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NYCDS submits testimony on the Impact of the NYPD Erie Basin Storage Facility Fire

Testimony of

Mariah A. Martinez

Trial Attorney

New York County Defender Services

Before the

New York City Council

Committee on Public Protection

Committee on Oversight and Investigations

Joint Oversight Hearing on the Impact of the NYPD Erie Basin Storage Facility Fire


June 9, 2023


I am a Trial Attorney at New York County Defender Services, a public defense office that represents New Yorkers in thousands of cases in Manhattan’s Criminal and Supreme Courts every year. Thank you to Councilmember Hanks and Councilmember Brewer for holding this joint hearing about the New York City Police Department’s handling of the evidence stored at the Erie Basin Storage Facility, which caught fire on December 13, 2022.

This is an issue of great import to our office, as we believe the evidence in some of our clients’ cases – past and present – was stored in the Erie Basin facility. Since news of the fire broke nearly six months ago, we have been eager to determine the full scope of cases impacted. Moreover, the NYPD’s handling of the fire raises deep concerns within our office about the safety and protection of all evidence in the NYPD’s custody, not only at the Erie Basin warehouse, but at police precincts and in other evidence storage facilities as well.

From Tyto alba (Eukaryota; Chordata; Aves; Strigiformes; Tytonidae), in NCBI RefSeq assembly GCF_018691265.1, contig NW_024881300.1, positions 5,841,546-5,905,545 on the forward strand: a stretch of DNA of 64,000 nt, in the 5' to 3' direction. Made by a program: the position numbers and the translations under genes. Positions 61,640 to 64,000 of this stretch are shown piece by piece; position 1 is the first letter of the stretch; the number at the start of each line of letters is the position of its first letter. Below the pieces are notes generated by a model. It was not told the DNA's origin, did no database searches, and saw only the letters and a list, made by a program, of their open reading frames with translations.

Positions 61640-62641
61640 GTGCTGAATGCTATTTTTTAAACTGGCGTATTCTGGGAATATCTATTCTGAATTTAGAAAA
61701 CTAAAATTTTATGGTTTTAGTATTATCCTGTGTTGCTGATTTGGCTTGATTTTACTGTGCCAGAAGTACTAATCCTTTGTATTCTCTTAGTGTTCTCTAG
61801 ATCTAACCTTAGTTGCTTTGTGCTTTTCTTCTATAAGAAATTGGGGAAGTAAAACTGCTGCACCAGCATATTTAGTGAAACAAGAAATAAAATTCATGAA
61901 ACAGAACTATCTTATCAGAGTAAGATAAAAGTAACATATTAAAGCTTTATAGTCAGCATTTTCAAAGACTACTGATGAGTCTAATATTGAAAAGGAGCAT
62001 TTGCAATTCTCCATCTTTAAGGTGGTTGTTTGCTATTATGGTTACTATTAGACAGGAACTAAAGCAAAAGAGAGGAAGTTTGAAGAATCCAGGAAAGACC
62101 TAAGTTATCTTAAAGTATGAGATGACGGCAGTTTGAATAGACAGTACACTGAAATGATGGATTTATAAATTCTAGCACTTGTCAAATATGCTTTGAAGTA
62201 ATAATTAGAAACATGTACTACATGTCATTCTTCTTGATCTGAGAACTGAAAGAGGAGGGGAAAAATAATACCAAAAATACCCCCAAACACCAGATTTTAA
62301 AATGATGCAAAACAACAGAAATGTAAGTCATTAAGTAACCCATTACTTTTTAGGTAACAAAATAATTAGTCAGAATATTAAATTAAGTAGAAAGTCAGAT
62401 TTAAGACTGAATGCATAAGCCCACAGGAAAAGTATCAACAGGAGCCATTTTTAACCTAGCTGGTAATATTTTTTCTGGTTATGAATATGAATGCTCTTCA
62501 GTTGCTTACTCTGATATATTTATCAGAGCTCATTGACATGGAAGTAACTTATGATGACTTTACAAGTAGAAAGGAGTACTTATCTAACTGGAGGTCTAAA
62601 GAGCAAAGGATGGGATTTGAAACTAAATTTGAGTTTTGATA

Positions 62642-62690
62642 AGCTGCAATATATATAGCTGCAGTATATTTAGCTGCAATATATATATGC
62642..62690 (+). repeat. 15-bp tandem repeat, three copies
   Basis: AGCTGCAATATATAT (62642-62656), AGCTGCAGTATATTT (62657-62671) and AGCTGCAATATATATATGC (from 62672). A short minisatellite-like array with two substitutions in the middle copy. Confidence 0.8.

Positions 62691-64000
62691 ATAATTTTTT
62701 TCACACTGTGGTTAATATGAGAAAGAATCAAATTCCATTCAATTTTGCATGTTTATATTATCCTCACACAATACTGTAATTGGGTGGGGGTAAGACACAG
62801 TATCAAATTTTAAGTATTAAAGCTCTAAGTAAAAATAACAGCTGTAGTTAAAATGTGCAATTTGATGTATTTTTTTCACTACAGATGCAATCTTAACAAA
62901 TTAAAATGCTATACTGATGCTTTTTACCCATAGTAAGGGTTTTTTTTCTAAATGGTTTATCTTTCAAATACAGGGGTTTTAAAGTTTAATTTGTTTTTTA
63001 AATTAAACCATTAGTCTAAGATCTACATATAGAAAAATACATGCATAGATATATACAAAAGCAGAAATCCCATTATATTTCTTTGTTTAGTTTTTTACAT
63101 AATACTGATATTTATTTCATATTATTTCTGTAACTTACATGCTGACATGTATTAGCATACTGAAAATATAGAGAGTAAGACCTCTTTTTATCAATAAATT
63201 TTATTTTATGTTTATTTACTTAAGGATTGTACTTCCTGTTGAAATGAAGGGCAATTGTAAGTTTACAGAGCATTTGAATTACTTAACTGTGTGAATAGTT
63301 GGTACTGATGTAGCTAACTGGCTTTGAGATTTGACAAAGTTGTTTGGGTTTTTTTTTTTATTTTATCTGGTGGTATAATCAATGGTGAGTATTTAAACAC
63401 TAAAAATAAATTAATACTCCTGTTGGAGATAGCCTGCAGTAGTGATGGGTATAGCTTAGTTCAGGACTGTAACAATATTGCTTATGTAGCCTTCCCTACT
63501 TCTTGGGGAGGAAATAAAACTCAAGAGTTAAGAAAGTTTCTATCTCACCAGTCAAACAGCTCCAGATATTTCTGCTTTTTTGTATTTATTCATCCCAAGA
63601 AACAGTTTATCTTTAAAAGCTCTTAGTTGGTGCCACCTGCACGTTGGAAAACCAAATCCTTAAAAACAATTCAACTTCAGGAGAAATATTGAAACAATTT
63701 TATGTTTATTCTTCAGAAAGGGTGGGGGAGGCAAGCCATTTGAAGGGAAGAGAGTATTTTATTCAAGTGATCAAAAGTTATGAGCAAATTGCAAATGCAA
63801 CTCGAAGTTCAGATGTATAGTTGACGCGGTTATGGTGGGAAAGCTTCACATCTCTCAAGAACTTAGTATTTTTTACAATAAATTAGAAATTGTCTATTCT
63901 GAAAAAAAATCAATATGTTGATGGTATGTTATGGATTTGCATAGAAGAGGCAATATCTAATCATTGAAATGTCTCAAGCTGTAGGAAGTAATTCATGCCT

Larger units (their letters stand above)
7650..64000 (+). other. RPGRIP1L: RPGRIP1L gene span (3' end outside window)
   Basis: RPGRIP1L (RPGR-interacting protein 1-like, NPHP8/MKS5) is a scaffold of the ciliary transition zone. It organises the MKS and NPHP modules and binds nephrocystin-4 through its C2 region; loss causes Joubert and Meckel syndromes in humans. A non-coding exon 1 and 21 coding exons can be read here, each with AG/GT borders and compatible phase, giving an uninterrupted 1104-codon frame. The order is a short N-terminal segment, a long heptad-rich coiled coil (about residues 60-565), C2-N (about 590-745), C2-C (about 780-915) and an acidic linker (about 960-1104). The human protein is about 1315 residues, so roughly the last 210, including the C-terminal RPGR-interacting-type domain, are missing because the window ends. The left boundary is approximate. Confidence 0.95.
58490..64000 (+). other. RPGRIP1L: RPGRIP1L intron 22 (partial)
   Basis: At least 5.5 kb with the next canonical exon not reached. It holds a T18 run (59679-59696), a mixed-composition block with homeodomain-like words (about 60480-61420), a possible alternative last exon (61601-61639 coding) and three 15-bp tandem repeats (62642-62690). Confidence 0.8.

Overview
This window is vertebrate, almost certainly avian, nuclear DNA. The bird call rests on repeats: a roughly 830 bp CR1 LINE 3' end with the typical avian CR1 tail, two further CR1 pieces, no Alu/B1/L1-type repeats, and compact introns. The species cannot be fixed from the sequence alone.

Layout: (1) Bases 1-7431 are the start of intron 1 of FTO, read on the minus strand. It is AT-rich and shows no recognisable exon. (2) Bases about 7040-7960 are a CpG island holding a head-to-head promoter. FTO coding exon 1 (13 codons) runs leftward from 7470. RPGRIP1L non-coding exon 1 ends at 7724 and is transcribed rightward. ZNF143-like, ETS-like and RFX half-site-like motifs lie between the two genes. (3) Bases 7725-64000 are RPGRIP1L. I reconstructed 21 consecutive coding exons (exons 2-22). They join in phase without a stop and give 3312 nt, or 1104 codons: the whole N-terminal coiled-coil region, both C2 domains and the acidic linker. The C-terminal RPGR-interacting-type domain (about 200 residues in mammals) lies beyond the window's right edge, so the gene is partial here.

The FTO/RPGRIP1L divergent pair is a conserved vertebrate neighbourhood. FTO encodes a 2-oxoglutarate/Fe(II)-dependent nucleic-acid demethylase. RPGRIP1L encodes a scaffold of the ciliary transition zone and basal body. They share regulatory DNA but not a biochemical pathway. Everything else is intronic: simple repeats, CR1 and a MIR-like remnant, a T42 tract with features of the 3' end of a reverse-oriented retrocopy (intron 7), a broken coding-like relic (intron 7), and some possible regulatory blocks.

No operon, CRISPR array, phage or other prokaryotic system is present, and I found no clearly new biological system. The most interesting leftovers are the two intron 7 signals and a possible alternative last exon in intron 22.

We are grateful for the opportunity to share our experience and expertise with the committee today.


  1. Background

On December 13, 2022, a fire broke out at the NYPD’s Erie Basin Evidence Center, a storage facility that warehoused physical and DNA evidence in thousands of New York City criminal cases.[1] Notably, the December fire was not the first natural disaster to affect the warehouse: Erie Basin Storage Facility also suffered extensive flooding and toxic exposure in the aftermath of Hurricane Sandy.[2] In fact, all the evidence not damaged from Hurricane Sandy was supposed to be transferred to an off-site facility over a decade ago.[3] For reasons that remain a mystery, the evidence remained at the decrepit warehouse, which in addition to being physically damaged also apparently lacked a basic fire protection system. According to news reports, “everything inside was either lost or damaged.”[4]

The evidence located at the facility belonged to cases dating as far back as three decades.[5] NYCDS presumes that evidence from at least some of its cases were stored at the Erie Basin facility. However, we are unable to identify how many of our current and past cases are impacted because the NYPD has refused to provide any detailed accounting of the scope of the fire’s damage.

The NYPD’s silence on the matter is alarming and suggests that even the custodian of these vital items is possibly unaware of the evidence in its possession. Indeed, as was reported in the aftermath of the fire, the NYPD never fully catalogued its evidence in closed cases.[6] For the most well-funded law enforcement agency in the entire country, this is unacceptable.


  1. NYPD Evidence Tracking Procedures

In 2012, the NYPD introduced a new evidence cataloguing and barcoding system, called Property and Evidence Tracking System (PETS), built by a for-profit company called Capgemini[7] for $25.5 million dollars[8]. The PETS system was designed to “efficiently identify, locate, track, and route property and evidence.”[9] Notably, the PETS system, unlike its predecessors, relies on barcode technology that allows easy digital storage of information and tracking and establishes a web browser-accessible database.[10]

By all accounts, PETS was a long-overdue upgrade to the NYPD evidence tracking system. Prior to the PETS system rollout, the NYPD relied on “an entirely paper-based solution that had been in place, and largely unchanged, for over 100 years.”[11] Under the former system: